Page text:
Weekly Highlights: December 6, 2013

December 5, 2013

Hacker Server Storing Two Million Pilfered Passwords

(From: Ars Technica)  Researchers have unearthed a server storing more than two million pilfered login credentials for all kinds of user accounts, including those on Facebook, Yahoo, Google, Twitter, and a handful of other websites.  While some have initially stated that the password compromises were primarily against the Netherlands, further research showed that the reason for the Netherlands showing so prominently was because the information was filtered through “Command and Control” bots.

Article is HERE.

Lawyer Can’t Grill ISP Over Online Defamation

(From: Courthouse News)  A California-based lawyer alleged defamation and copyright infringement with respect to the use of his photo without permission.  The lawyer filed suit against the ISP, and the Judge, while refusing to dismiss on the basis of safe harbor, granted the ISP’s motion based on the lawyer’s failure to show copyright ownership.

Article is HERE.

A Spurned Techie’s Revenge: Locking Down His Ex’s Digital Life

(From: Ars Technica)  Revenge porn is just the tip of the iceberg when it comes to cyber-domestic abuse.

Article is HERE.

Encryption Made Easy: A Primer for Mac Users

(From: Law Technology Today) This article describes the steps to encrypt documents, folders, hard drives, external drives, and backup devices using Mac OS X Mountain Lion.  Most capabilities described in this article can be found on other versions of OSX, as well.


Weekly Highlights: September 17, 2012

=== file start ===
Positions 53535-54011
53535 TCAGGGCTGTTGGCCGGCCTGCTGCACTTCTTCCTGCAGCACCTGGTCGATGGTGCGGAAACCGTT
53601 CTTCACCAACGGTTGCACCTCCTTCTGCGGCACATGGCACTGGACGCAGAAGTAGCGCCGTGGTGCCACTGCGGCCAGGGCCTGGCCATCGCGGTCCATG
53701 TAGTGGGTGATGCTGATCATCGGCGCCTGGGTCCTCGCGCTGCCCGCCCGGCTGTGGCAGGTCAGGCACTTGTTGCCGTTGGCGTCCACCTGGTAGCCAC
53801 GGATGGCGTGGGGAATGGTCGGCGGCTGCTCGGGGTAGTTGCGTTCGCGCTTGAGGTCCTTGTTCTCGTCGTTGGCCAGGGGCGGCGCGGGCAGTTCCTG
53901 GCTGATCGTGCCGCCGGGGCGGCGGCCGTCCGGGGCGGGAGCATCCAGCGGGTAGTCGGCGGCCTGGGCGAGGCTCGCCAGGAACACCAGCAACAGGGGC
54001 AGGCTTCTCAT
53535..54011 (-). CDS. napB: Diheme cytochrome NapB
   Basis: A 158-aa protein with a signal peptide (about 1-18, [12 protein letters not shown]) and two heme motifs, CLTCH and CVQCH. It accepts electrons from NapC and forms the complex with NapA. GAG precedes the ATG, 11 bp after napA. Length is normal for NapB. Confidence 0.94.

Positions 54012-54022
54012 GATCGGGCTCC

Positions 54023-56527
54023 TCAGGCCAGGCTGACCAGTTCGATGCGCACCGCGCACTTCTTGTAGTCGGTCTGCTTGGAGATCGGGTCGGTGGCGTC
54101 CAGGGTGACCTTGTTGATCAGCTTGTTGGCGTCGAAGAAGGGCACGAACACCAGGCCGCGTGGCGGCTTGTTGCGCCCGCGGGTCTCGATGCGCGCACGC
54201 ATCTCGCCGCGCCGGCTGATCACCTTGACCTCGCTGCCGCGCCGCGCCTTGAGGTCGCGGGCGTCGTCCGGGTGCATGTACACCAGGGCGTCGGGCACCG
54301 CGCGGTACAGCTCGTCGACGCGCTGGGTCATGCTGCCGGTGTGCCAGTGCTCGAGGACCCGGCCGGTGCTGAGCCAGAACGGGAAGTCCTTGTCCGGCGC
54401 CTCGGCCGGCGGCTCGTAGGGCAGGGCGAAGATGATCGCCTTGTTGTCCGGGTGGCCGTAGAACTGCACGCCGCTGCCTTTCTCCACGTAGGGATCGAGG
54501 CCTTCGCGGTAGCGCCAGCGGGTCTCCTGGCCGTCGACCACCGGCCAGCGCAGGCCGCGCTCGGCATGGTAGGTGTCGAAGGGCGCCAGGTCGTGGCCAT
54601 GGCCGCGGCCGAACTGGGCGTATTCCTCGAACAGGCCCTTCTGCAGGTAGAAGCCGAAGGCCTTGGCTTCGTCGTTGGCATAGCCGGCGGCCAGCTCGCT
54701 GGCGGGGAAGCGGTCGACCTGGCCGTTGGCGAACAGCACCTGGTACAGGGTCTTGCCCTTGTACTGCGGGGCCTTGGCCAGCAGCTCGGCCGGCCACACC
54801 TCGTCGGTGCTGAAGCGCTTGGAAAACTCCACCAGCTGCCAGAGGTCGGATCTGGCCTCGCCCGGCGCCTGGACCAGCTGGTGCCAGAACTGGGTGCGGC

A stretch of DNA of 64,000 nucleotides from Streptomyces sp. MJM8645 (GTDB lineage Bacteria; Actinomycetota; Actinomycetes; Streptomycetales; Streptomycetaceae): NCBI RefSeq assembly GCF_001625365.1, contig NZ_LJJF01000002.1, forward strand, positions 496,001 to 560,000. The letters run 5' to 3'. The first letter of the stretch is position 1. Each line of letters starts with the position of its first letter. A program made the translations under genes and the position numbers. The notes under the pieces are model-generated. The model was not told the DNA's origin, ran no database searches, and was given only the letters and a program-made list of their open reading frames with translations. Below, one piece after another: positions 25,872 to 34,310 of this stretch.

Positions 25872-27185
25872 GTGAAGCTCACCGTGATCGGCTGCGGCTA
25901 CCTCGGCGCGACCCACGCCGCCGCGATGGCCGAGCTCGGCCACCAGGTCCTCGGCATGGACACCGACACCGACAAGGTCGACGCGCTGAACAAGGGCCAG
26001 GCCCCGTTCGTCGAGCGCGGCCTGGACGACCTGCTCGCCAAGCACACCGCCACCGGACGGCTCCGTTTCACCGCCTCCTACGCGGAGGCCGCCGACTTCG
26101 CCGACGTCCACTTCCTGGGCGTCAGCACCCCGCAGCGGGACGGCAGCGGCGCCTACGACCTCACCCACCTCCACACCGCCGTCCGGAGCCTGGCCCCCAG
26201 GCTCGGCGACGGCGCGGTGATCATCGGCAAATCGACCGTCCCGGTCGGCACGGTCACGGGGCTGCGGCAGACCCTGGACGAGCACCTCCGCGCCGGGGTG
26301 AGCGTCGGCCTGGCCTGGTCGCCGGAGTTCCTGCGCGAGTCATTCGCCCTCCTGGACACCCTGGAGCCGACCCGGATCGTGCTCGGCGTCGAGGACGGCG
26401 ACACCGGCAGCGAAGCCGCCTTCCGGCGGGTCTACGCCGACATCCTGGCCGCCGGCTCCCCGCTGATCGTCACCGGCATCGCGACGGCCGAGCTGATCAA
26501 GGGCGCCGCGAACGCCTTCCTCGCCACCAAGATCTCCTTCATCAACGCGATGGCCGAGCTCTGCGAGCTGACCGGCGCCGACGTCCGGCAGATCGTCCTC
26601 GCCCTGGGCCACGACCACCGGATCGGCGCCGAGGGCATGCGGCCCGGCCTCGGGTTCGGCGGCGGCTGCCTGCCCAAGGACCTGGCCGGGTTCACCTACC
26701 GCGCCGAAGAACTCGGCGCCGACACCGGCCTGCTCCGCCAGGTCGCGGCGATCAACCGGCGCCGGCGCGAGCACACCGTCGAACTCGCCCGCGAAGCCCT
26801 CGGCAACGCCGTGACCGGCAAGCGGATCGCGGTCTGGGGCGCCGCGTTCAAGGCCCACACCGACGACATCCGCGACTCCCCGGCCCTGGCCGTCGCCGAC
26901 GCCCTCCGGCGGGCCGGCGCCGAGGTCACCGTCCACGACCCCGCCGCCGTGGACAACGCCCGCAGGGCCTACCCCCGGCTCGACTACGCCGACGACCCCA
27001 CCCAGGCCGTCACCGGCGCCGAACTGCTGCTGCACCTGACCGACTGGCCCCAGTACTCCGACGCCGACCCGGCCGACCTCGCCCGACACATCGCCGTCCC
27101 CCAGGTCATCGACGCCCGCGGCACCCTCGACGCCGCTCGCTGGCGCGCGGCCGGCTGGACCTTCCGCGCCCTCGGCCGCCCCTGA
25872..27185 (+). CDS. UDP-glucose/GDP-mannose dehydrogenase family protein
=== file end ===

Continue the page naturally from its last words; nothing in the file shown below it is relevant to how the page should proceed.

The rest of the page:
September 17, 2012

Things You Might Have Missed Last Week

(Highlights in legal, forensics, and electronic discovery news for the past week)

Interesting Electronic Evidence Cases

Inhalation Plastics, Inc. v. Medex Cardio-Pulmonary, Inc., No. 2:07-CV-116, 2012 WL 3731483 (S.D. Ohio Aug. 28, 2012)

The defendant inadvertently produced almost 350 pages of email. Even though, after in camera review, the court found that many of the produced materials were “within the ambit of attorney-client privilege”, the court found that privilege had been waived.

Weekly Highlighted Article

From E-Discovery Beat:

Experts Consider E-Discovery Implications of New ABA Ethics Rules Amendments

From BowTieLaw.com:

Forensically Examining a Lawyer’s Computer

Electronic Evidence News

Twitter Gives Occupy Protester’s Tweets to U.S. Judge

Court Issues 20-Year Product Injunction in Trade Secret Theft/eDiscovery Sanctions Case

Samsung Flexes Litigation Muscles at Apple Ahead of iPhone 5 Launch-Again


Part One: Simple Steps To Secure Your Client During Litigation

September 11, 2012